As I’m writing, it’s the day after Apple’s Special Event. The Steve Jobs Theater has a public event under its belt. We’re past figuring out how to pronounce iPhone X, and we’re done caring what happened to iPhone 9. Even the Face ID demo fail is already yesterday’s news.
If you watched the live stream of Apple’s Keynote as a normal part of your job like I did, you need to know that customer centricity is under attack.
I have a few suggestions how to respond:
I have to say I’ve always enjoyed Apple’s Keynote events. I’d bet you agree. There’s a fun element of the big reveal. Were our predictions right? Were the leaks accurate?
And the events suit our sense of humor too. There’s a fine line between the reality of Apple on stage, and the spoofs that always follow. Here’s one that’ll be spoofed. Apple Stores are now called Town Squares? $999 isn’t exactly priced to be the people’s phone!
These events remind me that Apple is a product company. A very popular and valuable product company. It’s important to understand that this does not mean Apple is a customer centric company. Let me give you an example: Who is Apple Town Square targeting? Everyone!
If customer centricity for a target segment is part of your strategy, you need to understand this difference.
I did see one Apple example of customer centricity. I’ll mention it here to further clarify the difference.
To me, the Apple Heart Study, in collaboration with Stanford and American Well, is customer centric. (I’m thrilled to see a consumer-facing company collaborating and aiming to improve heart health and patient care.)
Clearly, Apple Heart Study is looking at the unmet needs of a target segment. Tim Cook articulated this recently and calls the health check a business opportunity, too. I’m extremely interested to see how Apple’s customer centric approach performs for this initiative.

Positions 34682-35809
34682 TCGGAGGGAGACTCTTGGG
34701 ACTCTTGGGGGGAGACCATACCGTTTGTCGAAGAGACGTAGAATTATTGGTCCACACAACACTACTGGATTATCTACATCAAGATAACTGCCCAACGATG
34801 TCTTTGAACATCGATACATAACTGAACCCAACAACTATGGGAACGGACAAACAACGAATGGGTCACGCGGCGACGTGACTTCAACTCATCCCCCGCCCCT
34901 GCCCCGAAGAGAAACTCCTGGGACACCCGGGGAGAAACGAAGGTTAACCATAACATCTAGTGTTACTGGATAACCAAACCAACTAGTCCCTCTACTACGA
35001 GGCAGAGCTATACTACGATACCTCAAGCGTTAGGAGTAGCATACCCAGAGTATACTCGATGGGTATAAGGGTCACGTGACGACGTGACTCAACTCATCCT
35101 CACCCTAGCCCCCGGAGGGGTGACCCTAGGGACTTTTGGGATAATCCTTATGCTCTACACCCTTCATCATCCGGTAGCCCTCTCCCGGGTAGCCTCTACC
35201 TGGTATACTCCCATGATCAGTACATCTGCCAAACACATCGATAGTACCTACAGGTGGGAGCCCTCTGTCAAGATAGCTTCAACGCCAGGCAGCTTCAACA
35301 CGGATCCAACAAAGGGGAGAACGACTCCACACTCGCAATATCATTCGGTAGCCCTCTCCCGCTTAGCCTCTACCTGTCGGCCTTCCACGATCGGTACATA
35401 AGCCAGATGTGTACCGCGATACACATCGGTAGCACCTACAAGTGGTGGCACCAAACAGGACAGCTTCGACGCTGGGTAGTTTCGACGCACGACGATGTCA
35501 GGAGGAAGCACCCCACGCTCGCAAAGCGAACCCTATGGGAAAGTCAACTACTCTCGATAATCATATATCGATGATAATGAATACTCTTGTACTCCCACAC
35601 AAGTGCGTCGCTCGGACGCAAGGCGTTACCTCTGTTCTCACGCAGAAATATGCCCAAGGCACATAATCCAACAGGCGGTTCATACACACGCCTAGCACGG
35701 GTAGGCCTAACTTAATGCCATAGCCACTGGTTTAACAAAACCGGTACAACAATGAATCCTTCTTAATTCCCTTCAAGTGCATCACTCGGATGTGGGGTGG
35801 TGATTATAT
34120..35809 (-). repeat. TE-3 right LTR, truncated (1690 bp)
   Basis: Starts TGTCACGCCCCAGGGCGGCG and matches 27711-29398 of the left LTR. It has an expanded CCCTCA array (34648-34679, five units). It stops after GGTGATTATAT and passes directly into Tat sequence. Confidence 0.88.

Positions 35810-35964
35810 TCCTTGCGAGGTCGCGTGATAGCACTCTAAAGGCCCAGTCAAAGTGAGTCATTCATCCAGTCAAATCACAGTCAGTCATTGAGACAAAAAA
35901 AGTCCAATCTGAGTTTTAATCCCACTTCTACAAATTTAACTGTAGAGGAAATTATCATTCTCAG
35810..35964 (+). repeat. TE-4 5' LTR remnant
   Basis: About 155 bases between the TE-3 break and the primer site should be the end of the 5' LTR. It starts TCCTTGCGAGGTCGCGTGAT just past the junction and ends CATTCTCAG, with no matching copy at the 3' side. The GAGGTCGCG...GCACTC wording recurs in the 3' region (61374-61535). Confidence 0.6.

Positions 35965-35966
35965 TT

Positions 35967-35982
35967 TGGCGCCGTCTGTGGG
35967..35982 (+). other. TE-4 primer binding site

Apple is a product company. That does not mean Apple is attacking customer centricity. Instead, the customer centricity battle is our own.
The battle is between our own tendencies as consumers of Apple products, versus our business use of the Apple platform for our customers. We need to examine Apple’s features separately from our use of them as consumers. We need to understand the fit or mismatch between our customers and each new Apple feature.
We lose for our customers if we don’t make the distinction.
I’d like to make a few suggestions for designers and engineers who want to win the customer centricity battle.
From inside our bubble, we watched the Apple Event streamed live from the Bay Area during our workday. It’s something we actually got paid to do, and being informed will help to improve our future outcomes.
Our challenge is to avoid the trap of mistaking the other occupants of our bubble as our target customers. Do not make the mistake of thinking that Apple’s new features and capabilities are automatically a match for your customers.
Make the effort to ensure that your app’s use of new features like Face ID are right for your customers, at the right time. Meet their needs, not your own.
You cannot ignore Apple’s feature innovations either. You need to know what new feature innovations mean for your customers, and what your customers’ expectations are for those features. This is why it’s true to say that your app competes with every other app on a customer’s phone.
It may be that there’s a demand for Face ID before you would expect, or before you would want to have to invest in making your app compatible. Even so, it would be a mistake to implement the in-demand feature without closely examining its fit, including the pros and the cons.
Apple is a product company; you need to guard your use of their platform. Ensure it fits and meets your customers’ needs.
In the days surrounding an Apple Event, do not forget your Android customer base as you adjust your plans! 99.6% of the market is dominated by the Apple and Google duopoly.
Apple and Google will continue to joust for market share. The trap here for folks like us would be to favor our own personal preferences at the cost of our customers’ experiences.
Keep your own personal OS bias out of your designs.
If customer centricity for a target segment is at all part of your strategy, now’s the time to separate your own consumer use and your business implementation of Apple and Google platforms.
If your customers are outside your bubble, meet their needs not your own. Remember that your customers may have high expectations for your app’s use of new technology. Meet those expectations this Fall with iPhone X.
Finally, remember we operate in a duopoly. Keep your OS bias out of your designs.